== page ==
Then someone did something amazing. One of our patients, John Laing, a 9-year-old Montrose student, made a video challenging the rest of us to reach into our pockets and help the last-minute push to the top. You see, John is a small-business owner who makes pot holders and wax molds. He saved $50 to donate to the Montrose Project and asked viewers of the video to beat his donation. Do you remember how much $50 was at 9 years old?!
John’s plan worked. The project hit its goal before the deadline and the renovation has already started. They still need volunteers for their community build. You should “like” their Facebook page and receive updates.
But their story is just one of many. There are countless more local heroes, and I try to highlight them on our Facebook page.
These are the amazing people I get to meet every day. That’s why I’m so lucky. So, while it’s an honor to be voted as one of the Best Orthodontists in Columbus, the real honor is just to be part of the Columbus community. Golden Orthodontics is still a young practice. We’ll turn 2 this August. But the lesson I learn every day is one that John Laing knew all along: When you work hard and care about what you do, the rewards are endless. Especially in Columbus.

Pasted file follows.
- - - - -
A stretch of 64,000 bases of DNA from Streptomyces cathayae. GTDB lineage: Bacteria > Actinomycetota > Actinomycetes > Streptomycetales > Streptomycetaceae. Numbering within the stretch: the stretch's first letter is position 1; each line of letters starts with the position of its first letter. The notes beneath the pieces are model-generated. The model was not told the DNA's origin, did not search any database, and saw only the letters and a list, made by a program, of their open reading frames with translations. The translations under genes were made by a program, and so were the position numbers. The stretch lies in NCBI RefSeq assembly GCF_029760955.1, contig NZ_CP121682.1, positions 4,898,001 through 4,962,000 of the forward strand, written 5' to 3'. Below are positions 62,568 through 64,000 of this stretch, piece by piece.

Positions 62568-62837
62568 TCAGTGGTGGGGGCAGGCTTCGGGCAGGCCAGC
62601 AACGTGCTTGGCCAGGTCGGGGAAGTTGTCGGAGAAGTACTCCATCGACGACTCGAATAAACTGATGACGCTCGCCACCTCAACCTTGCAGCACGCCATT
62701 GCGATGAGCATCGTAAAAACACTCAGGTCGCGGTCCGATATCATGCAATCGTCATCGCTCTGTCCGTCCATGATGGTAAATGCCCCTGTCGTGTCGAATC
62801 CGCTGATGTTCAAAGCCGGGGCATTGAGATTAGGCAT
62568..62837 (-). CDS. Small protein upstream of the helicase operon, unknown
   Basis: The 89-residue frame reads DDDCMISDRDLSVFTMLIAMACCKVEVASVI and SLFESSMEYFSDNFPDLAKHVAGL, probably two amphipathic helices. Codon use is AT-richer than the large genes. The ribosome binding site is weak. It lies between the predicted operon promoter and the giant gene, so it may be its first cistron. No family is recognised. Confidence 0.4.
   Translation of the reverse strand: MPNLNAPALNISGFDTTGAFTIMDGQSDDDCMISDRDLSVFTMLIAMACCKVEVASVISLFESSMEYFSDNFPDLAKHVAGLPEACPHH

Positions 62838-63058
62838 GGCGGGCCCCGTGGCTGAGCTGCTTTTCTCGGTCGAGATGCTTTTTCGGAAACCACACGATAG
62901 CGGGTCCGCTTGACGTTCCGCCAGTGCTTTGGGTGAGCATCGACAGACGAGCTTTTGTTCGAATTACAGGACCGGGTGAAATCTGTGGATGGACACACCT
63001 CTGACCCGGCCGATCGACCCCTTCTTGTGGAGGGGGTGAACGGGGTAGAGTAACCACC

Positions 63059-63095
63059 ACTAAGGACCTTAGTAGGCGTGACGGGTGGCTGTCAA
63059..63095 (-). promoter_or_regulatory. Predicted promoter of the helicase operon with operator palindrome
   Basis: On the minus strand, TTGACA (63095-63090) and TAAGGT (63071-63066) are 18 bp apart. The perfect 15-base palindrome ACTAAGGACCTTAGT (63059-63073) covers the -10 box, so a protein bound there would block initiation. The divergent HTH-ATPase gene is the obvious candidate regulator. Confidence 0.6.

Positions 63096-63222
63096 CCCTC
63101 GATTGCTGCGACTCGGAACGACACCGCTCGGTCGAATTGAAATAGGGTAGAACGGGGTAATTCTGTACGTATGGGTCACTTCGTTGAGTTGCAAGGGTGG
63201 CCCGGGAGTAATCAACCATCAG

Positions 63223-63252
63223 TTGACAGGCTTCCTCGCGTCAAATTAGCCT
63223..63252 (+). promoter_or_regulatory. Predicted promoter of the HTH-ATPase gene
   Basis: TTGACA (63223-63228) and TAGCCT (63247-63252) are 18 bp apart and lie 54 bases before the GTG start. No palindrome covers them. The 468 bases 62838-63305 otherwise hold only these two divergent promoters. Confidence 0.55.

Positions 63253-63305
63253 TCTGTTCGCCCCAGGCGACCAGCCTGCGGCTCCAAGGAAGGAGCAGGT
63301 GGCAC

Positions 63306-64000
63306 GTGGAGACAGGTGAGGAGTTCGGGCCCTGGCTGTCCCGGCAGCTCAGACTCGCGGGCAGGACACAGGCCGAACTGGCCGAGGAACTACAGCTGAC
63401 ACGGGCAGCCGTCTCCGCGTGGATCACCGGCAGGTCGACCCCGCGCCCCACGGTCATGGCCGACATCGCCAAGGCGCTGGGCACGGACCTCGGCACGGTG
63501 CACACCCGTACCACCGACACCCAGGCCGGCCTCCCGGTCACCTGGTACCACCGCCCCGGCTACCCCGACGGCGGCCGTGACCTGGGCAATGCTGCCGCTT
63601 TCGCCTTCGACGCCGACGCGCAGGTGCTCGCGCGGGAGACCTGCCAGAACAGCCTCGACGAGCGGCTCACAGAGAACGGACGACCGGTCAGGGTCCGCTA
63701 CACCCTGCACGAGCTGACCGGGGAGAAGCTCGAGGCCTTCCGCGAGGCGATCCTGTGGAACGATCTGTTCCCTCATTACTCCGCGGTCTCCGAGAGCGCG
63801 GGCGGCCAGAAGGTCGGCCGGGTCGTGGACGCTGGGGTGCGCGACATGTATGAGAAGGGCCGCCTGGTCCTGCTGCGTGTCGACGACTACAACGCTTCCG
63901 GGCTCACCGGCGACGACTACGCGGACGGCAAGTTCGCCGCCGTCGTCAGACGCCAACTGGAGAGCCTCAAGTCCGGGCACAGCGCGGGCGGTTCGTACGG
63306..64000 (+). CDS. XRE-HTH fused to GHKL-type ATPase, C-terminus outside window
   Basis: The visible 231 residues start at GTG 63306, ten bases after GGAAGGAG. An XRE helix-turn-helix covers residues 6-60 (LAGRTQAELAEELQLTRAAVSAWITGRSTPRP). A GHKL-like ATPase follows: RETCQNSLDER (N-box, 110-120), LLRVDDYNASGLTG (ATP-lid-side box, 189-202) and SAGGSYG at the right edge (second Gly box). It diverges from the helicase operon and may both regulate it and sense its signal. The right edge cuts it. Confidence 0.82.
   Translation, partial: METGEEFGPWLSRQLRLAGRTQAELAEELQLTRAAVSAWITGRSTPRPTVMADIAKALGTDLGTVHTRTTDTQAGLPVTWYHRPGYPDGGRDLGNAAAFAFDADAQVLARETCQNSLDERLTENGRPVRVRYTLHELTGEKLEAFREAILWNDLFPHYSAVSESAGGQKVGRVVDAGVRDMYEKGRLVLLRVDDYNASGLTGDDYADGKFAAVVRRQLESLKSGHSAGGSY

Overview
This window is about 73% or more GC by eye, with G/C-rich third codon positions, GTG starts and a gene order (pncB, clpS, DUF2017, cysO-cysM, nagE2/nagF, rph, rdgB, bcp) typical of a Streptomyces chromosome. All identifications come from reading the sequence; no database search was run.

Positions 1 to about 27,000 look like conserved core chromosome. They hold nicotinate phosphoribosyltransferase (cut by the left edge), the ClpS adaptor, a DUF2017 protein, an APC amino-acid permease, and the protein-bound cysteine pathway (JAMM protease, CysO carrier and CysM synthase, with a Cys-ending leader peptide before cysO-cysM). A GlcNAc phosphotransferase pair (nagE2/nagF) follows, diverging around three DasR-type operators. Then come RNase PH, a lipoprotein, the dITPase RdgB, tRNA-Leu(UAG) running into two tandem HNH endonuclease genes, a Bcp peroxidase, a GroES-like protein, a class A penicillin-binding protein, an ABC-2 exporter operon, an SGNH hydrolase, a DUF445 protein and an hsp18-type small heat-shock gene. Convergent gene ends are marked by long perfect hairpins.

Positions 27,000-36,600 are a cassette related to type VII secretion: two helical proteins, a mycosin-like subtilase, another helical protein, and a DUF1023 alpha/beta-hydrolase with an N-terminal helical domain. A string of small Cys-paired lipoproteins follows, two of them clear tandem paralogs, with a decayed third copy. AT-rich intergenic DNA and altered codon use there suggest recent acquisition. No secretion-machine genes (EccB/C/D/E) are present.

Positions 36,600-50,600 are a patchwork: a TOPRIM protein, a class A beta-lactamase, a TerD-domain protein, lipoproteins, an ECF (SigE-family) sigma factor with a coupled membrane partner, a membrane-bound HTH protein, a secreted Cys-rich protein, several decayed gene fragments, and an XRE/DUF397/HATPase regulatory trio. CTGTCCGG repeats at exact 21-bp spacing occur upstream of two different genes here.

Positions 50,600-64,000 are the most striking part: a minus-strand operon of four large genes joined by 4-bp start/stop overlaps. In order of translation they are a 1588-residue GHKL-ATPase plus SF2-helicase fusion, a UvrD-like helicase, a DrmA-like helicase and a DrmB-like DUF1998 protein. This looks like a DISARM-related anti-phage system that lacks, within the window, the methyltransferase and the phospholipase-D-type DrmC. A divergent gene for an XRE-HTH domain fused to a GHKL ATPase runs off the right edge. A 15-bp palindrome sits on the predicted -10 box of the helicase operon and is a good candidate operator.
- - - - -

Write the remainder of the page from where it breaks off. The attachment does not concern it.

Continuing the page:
History of Orthodontics Part VII
The entire history of orthodontics, going back thousands of years, has been a battle between humankind’s inventive intellect and the naturally occurring imperfections of our teeth. Most of us are born with crooked teeth, and our malocclusions can result in some very real, very devastating consequences, both medically and socially.
For thousands of years, some of our best minds struggled to straighten the snaggles in our smiles. And though our imaginations are limitless, we are bound by the technology of our time. So we meddled with metal bands and wires, tinkering, twisting and affixing them until we arrived at modern-day braces.
Today’s braces are a marvel of human ingenuity and continue to be the smile’s best friend. But, even though we've developed ceramic braces and lingual braces to make braces as invisible as possible, the fact remains that today’s braces still have a few drawbacks. First, the metal they require is still visible. This problem is purely aesthetic, but it does make some people hesitant to get the treatment they need, especially adults. Braces also require a slight change in lifestyle. Some foods and snacks, like gum, popcorn and even apples, are forbidden. Keeping braces clean can be difficult because you can’t brush and floss as normal. Finally, braces can sometimes scrape against the tongue and cheeks, causing discomfort.
Ever since plastic came into widespread use last century, orthodontists theorized its application in treating patients. But the great breakthrough came not from an orthodontist, but from two graduate students at Stanford University’s MBA program who had no background in medicine.